February is Heart Month with the Heart and Stroke foundation. It is also Rare Diseases Day on February 28th. Two very important health issues that hit close to home for our family. Our middle guy has an Undiagnosed Disease that is so rare, the National Institute of Health in Washington has told us that they think it should be named after him if they are ever able to figure it out. I am dedicating todays post to our health. I am, everyday, thankful that my boys are healthy right now as I know only too well how fast that can change.
I have volunteered to canvass for the Heart and Stroke foundation of Canada. I am doing this because our middle guy has had two life saving heart operations, the first at 3 months of age and the second at 18 months. At three months of age, while we were driving home from a friends, our ds started crying and grunting like he couldn’t catch his breath. I instinctively knew something was wrong and told my hubby to pull the car over at a gas station coming up on our right. He ran in and asked for the phone to call 911. Waiting for the EMT’s, I performed rescue breathing on our tiny little baby boy thanking my lucky stars that the hospital where he was born had recommended I take infant CPR before they allowed us to take him home. It was the longest wait of my life and even now plays like a distant movie in my mind that I had the unpleasant experience to be a part of. By the time the EMT’s arrived his oxygen level was only at 40%. He was diagnosed with congestive heart failure as a result of a Patent Ductus Arteriosus ( a hole in his heart). He had surgery 10 days later to close it.
At 18 months of age, he was suffering from pulmonary valvular stenosis (a narrowing of his heart valve) which was causing him high blood pressure, he was burning excessive calories, failure to thrive, hepatomegaly (an enlargement of his liver) and a lack of stamina. He underwent open heart surgery to repair the valve in a 6 hour surgery and then endured 6 weeks of recovery. It was a very difficult time for our family but we are very grateful that we are live close to one of the best Children’s Hospitals in the world. This is only two of 17 surgical procedures he has undergone in his short 10 years on this earth so far, but they were by far some of the scariest situations we have ever been in.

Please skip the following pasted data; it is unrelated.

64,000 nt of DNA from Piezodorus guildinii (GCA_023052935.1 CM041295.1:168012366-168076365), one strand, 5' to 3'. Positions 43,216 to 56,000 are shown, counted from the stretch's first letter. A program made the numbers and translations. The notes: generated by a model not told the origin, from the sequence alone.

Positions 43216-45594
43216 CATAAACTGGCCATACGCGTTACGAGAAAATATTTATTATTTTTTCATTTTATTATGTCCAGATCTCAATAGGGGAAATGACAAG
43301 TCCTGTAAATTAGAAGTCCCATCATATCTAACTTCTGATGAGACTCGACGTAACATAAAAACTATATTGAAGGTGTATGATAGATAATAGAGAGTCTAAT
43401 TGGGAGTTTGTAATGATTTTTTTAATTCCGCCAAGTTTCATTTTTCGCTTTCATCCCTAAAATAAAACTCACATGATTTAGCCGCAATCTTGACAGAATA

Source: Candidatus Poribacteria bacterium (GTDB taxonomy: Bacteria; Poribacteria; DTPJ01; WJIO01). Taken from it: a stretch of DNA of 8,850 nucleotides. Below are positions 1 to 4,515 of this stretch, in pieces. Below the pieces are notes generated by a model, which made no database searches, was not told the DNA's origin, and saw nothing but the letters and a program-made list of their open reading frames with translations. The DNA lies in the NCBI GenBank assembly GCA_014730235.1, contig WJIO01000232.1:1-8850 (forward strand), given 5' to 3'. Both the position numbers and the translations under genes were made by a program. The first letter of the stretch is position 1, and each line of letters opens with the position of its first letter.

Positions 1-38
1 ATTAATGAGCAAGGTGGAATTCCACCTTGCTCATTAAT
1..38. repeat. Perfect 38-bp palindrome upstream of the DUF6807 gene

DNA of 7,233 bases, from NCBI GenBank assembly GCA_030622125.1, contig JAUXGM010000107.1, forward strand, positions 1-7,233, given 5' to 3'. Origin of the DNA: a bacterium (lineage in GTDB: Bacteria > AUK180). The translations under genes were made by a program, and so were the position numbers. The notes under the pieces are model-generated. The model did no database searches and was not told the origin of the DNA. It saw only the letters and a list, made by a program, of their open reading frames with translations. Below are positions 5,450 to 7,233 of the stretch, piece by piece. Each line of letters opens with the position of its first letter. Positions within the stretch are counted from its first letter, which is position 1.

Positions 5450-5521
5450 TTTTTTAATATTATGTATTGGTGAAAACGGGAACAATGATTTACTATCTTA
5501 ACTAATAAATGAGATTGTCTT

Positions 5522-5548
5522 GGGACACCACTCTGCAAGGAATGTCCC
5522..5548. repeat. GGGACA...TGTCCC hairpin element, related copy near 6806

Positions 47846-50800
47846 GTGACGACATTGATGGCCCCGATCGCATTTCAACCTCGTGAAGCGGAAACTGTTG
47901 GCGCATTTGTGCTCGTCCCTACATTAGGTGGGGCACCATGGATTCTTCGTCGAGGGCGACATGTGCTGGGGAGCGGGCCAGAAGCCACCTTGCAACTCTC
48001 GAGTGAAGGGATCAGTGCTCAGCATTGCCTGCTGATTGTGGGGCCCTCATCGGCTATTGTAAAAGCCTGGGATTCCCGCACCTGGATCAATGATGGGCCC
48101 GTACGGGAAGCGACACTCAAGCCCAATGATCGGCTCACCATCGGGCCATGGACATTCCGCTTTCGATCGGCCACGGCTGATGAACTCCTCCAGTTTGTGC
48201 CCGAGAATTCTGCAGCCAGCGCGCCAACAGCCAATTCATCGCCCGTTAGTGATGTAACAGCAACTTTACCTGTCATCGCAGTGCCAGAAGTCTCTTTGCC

The time we spend in the hospital makes us very thankful that our son is stable and healthy right now. He has had a very tough road and it will be a lifelong struggle for him as he suffers from a myriad of health issues, but he is certainly not the first and won’t be the last to go through a situation such as this. 9 out of 10 people have at least one risk factor for heart attack or stroke. I know at least two people who suffered a stroke and one person who had a heart attack, all in their early thirties. So please take care of yourself. Take time out of your busy day to decompress, stop smoking, exercise, eat a more healthy diet (including the occasional piece of chocolate cake), encourage your kids to be active. Lead by example. We all need to take responsibility for our health. I am by no means the most active, nor am I a size 6, but I do try my best to follow these few rules to live by. My grandpa just celebrated his 93rd birthday and he’s still on the go all the time. I only hope that I can do the same at his age.
My gratitude for today:
- I am grateful that my boys are so giving of their time and are willing to join me in my campaign for Heart and Stroke
- I am grateful to all the people who have donated or who are donating to Heart and Stroke during their Heart Month campaign
- I am grateful for the doctors who treat us like family and take a genuine interest in our family life and our sons health
- I am grateful for the wonderful nurses and volunteers who make our hospital stays and visits bearable
- I am grateful for our family and friends who have always been there for us when we have had to stay days on end in hospital with our little guy, taking our other boys to and from school, feeding us and keeping our spirits up
- I am grateful for my oldest son who has had to grow up too fast and deal with many situations most adults wouldn’t be able to handle, he is a strong and wonderful young man, who has a great sense of importance of family and what is really important in life.
- I am grateful for my hubby. Most marriages do not survive the turmoil of having a child with special needs (let alone two), yet we both agree that it has made us stronger and our relationship stronger. He is my best friend, my rock and I couldn’t imagine my life without him. I lucked out with him and everyone who knows him agrees!
- I am grateful for the network of special needs parents who are always available to us for advice, a shoulder to cry on, or who give us moments of clarity that allow us to appreciate all that we have and to be thankful for the all the small gains we make each and every day. They are some of the strongest people I know (Kristy P. if you’re reading this you are most definitely on the top of this list)
- I am always and forever grateful to live in a time where the technology exists to save the life of my son, not once, not twice but on three different occasions
- I am grateful for programs that assist families like ours, including Heart and Stroke, Spina Bifida and Hydrocephalus Association, the Undiagnosed Diseases Program at the National Institute of Health in Washington D.C., Make a Wish Canada, The Hospital for Sick Children (and the Children’s Miracle Network), SWAN-USA, Global Genes Project and many many more
I hope I don’t come off as being preachy, as this is not my intention. I only know too well how important our health is and I thought it deserved a place of blog honour today. Thanks for letting me have my say.